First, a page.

A Downstream Partner Is Offline or Unreachable

If a downstream partner is offline, inaccessible because of network problems, or the site link schedule does not allow for replication at that time, all of the changed files in the FRS-replicated folder are stored for that downstream partner until that partner becomes available. If a server has stopped working or has been taken offline without being gracefully removed from the replica set, the staging area continues to fill until the server runs out of staging space. When this occurs, the NTFRS service stops responding.

For additional information about this condition and about how to reset the size of the staging folder, click the article number below to view the article in the Microsoft Knowledge Base:

264822 File Replication Service Stops Responding When Staging Area is Full
The procedure to gracefully remove a server from a replica set differs based on the type of replica set. For a Sysvol replica set, gracefully removing a server consists of demoting it by using the Dcpromo.exe tool. For a DFS replica set, gracefully removing the server from the replica set consists of removing it as a replicated DFS root or link by using the Dfsgui.msc snap-in.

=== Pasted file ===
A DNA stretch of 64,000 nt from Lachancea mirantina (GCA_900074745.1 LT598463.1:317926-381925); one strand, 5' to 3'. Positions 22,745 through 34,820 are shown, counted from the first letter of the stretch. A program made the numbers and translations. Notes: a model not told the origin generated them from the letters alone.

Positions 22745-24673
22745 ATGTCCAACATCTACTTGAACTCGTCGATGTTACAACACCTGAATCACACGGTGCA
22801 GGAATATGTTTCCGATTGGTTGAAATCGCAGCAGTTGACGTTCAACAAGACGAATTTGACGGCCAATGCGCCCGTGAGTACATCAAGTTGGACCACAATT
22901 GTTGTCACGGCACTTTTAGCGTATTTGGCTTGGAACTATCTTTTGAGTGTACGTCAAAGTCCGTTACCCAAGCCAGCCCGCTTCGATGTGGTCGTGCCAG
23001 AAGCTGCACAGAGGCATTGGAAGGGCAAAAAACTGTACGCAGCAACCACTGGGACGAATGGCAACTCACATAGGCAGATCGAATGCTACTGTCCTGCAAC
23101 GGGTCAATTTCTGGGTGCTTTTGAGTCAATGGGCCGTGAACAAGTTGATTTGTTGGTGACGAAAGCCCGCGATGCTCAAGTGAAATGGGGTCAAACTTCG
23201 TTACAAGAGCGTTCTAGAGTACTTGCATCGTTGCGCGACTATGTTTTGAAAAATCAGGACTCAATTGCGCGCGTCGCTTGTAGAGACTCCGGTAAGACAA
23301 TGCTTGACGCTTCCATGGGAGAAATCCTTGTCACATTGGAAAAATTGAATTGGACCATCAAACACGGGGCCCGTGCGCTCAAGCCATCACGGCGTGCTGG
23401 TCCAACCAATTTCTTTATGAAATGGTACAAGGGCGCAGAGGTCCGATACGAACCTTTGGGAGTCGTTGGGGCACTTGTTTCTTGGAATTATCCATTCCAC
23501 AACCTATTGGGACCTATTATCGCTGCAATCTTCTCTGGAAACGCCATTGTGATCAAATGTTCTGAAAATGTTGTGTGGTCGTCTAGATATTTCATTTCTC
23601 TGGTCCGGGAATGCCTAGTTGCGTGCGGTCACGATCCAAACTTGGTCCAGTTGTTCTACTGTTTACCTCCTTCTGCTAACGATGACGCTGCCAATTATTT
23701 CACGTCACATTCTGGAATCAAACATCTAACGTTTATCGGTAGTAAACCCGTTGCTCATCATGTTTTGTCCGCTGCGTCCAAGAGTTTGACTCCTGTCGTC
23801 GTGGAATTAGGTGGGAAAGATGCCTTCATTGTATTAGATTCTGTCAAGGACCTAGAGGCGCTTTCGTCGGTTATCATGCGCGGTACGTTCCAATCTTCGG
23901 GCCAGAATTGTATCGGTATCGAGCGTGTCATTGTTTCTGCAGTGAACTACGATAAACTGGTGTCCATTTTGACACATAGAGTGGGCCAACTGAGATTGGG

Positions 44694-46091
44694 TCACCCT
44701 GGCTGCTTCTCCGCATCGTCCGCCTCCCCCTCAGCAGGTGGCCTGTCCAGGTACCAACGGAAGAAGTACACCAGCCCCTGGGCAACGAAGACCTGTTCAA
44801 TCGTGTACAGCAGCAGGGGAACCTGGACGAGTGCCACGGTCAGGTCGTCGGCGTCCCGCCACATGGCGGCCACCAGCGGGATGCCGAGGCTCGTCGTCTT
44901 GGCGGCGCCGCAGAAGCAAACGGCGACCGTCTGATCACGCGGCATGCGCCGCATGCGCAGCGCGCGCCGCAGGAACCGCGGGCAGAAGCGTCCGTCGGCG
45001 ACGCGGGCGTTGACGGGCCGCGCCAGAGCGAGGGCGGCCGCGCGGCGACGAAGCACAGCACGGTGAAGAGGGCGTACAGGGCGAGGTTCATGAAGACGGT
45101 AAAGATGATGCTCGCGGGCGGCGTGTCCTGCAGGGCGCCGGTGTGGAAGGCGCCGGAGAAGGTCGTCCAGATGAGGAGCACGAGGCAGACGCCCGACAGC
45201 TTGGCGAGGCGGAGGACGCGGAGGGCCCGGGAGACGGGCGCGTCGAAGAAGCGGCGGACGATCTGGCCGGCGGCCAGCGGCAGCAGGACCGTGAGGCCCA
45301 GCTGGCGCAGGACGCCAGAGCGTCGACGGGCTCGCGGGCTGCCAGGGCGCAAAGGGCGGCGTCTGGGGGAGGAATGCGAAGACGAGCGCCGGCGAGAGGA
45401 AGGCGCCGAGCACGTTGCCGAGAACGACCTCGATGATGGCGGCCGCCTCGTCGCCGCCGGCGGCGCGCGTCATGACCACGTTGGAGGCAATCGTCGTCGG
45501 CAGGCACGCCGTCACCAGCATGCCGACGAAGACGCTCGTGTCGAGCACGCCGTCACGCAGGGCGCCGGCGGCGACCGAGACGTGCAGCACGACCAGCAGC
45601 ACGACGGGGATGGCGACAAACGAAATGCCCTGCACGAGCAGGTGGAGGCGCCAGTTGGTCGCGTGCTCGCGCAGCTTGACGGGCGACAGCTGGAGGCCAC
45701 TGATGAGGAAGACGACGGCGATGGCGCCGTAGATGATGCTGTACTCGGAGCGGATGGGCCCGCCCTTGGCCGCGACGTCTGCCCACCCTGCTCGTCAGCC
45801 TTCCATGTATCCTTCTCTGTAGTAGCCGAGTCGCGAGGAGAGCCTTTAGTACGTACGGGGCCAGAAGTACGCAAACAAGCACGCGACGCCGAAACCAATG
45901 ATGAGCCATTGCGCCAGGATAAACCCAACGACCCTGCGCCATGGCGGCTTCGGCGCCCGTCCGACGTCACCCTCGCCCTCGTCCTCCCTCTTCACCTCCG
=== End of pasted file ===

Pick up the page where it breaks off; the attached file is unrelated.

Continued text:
Excessive Replication Is Occurring

There are several possible causes for excessive replication. Anything that writes a change to a file (with the exception of the archive bit) causes that file to be replicated. The types of changes that generate replication are:

  • Access control list changes
  • Primary data stream changes
  • Alternate data stream changes

Access Control List Changes

An Access Control List (ACL) change is a change in the security or auditing information for a file or folder. This includes changes that are initiated manually by a user, or changes that are initiated by applying a group policy that applies permissions to files or folders. If a Group Policy object (GPO) that sets security on the Winnt or Sysvol folder on a domain controller is applied, the computer will attempt to replicate the entire contents of its Sysvol folder to its downstream partners every time that the policy is applied (this occurs every five minutes by default on a domain controller). For additional information, click the article number below to view the article in the Microsoft Knowledge Base: